What Indian features? The man was pale white with short brown hair and towered over everyone else.
“The reason I’m here is on account of an incident that occurred this afternoon. I don’t think y’all need remindin’ what the incident was,” he said and paused to look the crowd over. “Anyway, Jock and I go back a long ways. We played ball together at Weslaco High. Been friends all our life. He’s good people.”
As Tony translated Chief Talley’s words, the workers all glanced at Jock standing at the gate behind them. Jock nodded once but said nothing.
“So, he called me a little bit ago and asked me to come have words with y’all. He don’t want any more unhappy folks like that other fella. That fella said some unkind things. Mean things. Now, don’t get me wrong, we got the 1st amen’ment here. You can say whatever you wan’. But jus’ so y’all know, that doesn’t include on private property.” Chief Talley squinted and frowned. “Jock gives y’all steady work and pays good ol’ American dollars. All y’all gotta do is work hard. Tha’s not bad, is it? It’s better than what you got back home, isn’ it?” He sucked on the cigar for a long moment as Tony translated. The woman in front of him stepped aside before he spewed another toxic cloud.
Maria nodded once but stopped when she noticed Kiki looking at her. He sympathized with the strikers. Even worked with them. He probably didn’t like what Captain Talley was saying.
“And if you wanna start trouble and go on strike, well…” his voice trailed off as he shook his head. “This civil rights business… that’s the doggondest thing I ever heard of. Colored folk sitting down on the job, refusin’ to work for an honest day’s pay. Psh,” he exhaled with a sour face. “Look, if any y’all wanna strike,” he said and stepped aside with one arm motioning towards the highway, “go on ahead. I won’ stop you. Go strike all you want. But if you do, don’t come back. Because Jock don’t want you. Find work somewhere else.” He put the cigar in his mouth and waited.
Maria felt a tug on her hand. Kiki was looking at her with narrowed eyes. He nodded towards the road and tugged on her hand again. He wanted to leave. The thought chilled Maria’s blood. She shook her head and frowned. She needed this job. Boy needed this job. If the empty highway was their only option, then they had no options. She pulled on his hand and he glared at her. His ears reddened and he snorted and for a moment Maria thought he might leave. Her heart quickened at the thought. He was her constant defender. One of the few men she had ever known that she could truly depend on. She didn’t just want him in her life, she needed him. She tugged on his hand once more and stared into his eyes. He released her hand and Maria’s heart sank. But instead of walking away, he closed his eyes and sighed. He stepped back towards her and wrapped one arm around her shoulder. She clutched his hand and exhaled.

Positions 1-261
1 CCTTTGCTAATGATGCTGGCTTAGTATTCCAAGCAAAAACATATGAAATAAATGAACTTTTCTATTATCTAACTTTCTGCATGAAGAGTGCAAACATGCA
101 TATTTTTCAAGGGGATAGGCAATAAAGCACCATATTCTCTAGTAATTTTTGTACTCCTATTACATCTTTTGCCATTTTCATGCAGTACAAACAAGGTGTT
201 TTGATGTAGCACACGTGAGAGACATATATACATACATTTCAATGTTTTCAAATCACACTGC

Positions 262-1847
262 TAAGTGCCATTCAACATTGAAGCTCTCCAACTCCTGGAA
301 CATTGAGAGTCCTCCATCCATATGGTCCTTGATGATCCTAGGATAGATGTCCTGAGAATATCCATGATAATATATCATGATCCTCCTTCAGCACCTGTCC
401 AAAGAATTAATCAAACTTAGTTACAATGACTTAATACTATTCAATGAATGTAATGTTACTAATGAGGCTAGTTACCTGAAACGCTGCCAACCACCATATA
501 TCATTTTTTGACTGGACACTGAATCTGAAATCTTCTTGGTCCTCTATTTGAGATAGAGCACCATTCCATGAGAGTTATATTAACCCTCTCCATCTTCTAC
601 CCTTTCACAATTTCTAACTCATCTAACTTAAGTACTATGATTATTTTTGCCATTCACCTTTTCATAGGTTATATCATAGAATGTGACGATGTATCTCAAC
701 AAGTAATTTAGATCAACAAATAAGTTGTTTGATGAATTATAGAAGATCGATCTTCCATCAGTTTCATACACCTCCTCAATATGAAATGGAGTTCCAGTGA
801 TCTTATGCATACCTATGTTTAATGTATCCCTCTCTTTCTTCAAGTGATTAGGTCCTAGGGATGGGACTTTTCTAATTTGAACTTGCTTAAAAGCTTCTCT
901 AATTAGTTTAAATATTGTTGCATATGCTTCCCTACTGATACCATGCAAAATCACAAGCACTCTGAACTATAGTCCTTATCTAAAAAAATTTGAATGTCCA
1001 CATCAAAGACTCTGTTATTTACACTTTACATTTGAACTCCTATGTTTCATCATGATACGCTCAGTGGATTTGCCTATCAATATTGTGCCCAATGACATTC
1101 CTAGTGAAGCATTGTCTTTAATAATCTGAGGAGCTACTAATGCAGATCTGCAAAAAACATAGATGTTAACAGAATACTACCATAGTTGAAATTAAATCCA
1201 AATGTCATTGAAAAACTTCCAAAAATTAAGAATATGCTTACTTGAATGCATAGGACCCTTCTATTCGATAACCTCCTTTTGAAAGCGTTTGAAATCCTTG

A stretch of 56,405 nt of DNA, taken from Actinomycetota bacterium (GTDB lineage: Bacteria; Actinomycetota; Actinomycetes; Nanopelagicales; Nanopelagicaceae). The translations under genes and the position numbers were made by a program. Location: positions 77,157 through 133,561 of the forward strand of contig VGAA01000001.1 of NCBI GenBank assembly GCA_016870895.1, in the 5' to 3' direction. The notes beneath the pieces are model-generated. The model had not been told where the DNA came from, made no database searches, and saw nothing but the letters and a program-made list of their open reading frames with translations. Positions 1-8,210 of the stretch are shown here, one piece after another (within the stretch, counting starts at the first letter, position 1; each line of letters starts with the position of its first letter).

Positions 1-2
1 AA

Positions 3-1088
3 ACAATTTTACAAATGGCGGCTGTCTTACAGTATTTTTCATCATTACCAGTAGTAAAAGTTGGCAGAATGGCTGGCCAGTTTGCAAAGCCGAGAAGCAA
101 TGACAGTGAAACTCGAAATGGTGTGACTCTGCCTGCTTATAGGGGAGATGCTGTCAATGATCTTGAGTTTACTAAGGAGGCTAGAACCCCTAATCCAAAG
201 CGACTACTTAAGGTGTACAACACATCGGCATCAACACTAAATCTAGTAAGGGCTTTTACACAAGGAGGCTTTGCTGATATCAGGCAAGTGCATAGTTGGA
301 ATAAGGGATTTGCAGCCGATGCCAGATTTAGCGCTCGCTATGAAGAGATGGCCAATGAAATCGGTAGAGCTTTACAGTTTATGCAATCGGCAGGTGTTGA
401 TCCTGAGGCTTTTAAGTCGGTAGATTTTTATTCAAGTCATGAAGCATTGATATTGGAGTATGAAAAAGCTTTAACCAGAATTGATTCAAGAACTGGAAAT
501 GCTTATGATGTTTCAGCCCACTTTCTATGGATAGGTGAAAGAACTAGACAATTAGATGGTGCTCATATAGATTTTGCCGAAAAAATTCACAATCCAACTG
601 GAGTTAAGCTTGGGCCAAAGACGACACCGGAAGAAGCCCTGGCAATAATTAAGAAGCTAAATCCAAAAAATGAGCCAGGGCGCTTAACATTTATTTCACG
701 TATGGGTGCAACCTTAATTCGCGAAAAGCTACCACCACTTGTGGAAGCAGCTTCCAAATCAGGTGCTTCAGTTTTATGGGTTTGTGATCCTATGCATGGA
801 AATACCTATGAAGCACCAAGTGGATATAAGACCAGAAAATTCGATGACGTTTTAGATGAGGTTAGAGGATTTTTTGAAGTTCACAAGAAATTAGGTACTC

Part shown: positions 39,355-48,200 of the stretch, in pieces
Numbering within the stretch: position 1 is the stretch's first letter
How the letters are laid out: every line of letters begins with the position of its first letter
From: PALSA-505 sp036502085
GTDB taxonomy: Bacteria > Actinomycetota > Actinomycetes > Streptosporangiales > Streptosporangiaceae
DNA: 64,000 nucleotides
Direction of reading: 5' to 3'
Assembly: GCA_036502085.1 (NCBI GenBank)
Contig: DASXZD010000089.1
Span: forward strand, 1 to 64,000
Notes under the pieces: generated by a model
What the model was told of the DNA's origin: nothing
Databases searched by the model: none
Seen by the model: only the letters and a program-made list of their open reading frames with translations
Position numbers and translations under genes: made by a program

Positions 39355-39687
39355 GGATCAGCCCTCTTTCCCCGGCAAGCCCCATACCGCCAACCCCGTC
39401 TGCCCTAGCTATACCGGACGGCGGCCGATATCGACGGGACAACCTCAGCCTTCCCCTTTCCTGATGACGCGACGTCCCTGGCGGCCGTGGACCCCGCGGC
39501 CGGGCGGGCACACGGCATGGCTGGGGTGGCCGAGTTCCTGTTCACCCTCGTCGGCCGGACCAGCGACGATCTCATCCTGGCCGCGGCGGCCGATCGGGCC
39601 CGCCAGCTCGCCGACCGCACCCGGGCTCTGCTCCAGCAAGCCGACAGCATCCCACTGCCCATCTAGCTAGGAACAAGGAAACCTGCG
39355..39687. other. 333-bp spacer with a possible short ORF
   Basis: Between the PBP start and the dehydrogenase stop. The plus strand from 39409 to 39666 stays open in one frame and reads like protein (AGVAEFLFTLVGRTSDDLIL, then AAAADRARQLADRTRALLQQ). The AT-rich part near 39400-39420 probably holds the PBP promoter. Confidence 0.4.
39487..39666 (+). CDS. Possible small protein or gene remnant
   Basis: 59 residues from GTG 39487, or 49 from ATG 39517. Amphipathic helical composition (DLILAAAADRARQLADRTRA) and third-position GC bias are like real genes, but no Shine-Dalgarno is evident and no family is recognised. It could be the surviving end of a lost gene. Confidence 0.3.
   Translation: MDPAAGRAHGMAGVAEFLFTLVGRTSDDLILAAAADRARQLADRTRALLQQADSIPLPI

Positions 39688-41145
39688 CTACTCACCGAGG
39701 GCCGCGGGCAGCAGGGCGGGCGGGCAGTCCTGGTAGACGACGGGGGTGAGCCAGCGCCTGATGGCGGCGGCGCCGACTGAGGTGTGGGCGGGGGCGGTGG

“Nobody?” Captain Talley continued. “Good. Tha’s the right choice. Cause people talk roun’ here. Word gets out you one of them strikers… well, you might have a hard time findin’ another job.”
He pulled back his jacket and rested his right hand on his holster. A silver badge with a star in the center hung on his breast pocket. Maria squinted at the text surrounding the star. The top read ‘Dept. of Public Safety’ and the bottom read ‘Texas Rangers’.
“I’m real happy to hear y’all are good people too,” he continued. “Y’all are good, hard-working people who don’t like to cause trouble. Very happy,” he said while he sucked down the last of his dying cigar. He turned and blew out its final cloud toward the same woman who took the first blast of smoke. She winced and coughed and waved her hand in front of her face. “Cause I’ll tell ya, jus’ between us, if any of those strikers give me a hard time, if they dare lay a hand on my deputies,” he flicked the cigar to the pavement and smashed it under his boot, “I’ll shoot them quick as I’d step on a cockroach,” he said and drummed his fingers on his pistol’s handle.
Maria wrapped her arm around Kiki and held him tight. She didn’t want him to follow that path. Ever.
“Y’all go home now. Have a good night’s sleep.” The Ranger captain stepped aside and waved his deputies to do the same. “Come back bright and early tomorrow mornin’.”
Maria didn’t wait for Tony’s translation. She pulled on Kiki’s hand and walked forward. She nodded at Ofelia to join them. Together they eased past Captain Talley. The man reeked of tobacco and sweat. He looked her in the eyes and tipped his hat.
The crowd quickly dispersed as they got the translated news. A few rode past Maria on bicycles while others followed her on foot to the bus stop. Before they escaped earshot, she heard one last statement from Captain Talley.
“If y’all know any strikers, tell ‘em what I said!”